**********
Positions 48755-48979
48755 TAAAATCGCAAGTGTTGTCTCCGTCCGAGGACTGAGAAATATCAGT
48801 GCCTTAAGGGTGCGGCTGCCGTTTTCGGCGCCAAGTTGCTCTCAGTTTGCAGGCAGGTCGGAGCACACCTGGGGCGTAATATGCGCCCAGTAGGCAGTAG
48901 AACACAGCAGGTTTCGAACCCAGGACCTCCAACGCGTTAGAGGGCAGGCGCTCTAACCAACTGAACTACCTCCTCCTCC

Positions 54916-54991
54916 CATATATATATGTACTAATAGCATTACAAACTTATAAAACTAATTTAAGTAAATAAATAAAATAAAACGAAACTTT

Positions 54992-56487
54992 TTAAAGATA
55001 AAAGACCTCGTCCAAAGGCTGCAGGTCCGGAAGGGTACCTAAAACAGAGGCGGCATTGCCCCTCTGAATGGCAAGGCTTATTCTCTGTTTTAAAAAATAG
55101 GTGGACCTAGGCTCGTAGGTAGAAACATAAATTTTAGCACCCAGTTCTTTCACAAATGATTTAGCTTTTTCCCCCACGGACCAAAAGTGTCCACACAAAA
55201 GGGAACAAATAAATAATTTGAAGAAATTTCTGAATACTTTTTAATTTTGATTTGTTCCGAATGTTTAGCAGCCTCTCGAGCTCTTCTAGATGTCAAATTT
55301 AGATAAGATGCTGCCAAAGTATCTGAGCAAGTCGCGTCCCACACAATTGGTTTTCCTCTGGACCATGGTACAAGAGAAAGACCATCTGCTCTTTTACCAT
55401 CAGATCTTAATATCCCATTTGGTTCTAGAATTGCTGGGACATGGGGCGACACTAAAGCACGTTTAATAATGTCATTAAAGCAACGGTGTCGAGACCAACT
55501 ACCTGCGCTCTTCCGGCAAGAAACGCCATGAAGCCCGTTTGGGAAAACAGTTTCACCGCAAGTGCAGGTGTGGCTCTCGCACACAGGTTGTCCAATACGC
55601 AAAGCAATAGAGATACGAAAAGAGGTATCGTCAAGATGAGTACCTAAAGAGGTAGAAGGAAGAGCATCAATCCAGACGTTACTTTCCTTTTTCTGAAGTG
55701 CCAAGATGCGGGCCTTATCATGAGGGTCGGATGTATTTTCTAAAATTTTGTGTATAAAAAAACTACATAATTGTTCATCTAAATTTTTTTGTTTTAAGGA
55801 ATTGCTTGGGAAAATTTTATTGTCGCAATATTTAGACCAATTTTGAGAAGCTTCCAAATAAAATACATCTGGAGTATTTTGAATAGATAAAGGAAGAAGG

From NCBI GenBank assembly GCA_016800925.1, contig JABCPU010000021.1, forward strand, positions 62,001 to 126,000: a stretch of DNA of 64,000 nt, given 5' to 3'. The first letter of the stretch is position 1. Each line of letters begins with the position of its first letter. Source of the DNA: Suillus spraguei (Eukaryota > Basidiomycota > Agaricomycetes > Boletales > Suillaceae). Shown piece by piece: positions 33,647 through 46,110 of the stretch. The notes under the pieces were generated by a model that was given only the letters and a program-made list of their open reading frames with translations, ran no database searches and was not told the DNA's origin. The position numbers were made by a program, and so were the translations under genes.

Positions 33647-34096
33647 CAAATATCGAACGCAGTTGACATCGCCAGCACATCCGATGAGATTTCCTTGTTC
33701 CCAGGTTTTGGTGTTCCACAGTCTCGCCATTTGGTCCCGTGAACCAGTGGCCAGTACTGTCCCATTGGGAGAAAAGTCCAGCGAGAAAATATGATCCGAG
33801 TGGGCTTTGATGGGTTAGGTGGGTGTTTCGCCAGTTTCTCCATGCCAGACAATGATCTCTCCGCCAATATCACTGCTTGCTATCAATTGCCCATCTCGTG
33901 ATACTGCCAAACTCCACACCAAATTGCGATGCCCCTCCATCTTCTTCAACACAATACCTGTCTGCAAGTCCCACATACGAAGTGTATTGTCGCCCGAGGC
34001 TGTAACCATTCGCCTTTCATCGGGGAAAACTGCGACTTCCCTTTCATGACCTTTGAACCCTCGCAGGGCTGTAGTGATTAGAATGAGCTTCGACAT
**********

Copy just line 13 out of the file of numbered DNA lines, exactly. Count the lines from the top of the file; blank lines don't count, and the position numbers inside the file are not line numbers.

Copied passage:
55401 CAGATCTTAATATCCCATTTGGTTCTAGAATTGCTGGGACATGGGGCGACACTAAAGCACGTTTAATAATGTCATTAAAGCAACGGTGTCGAGACCAACT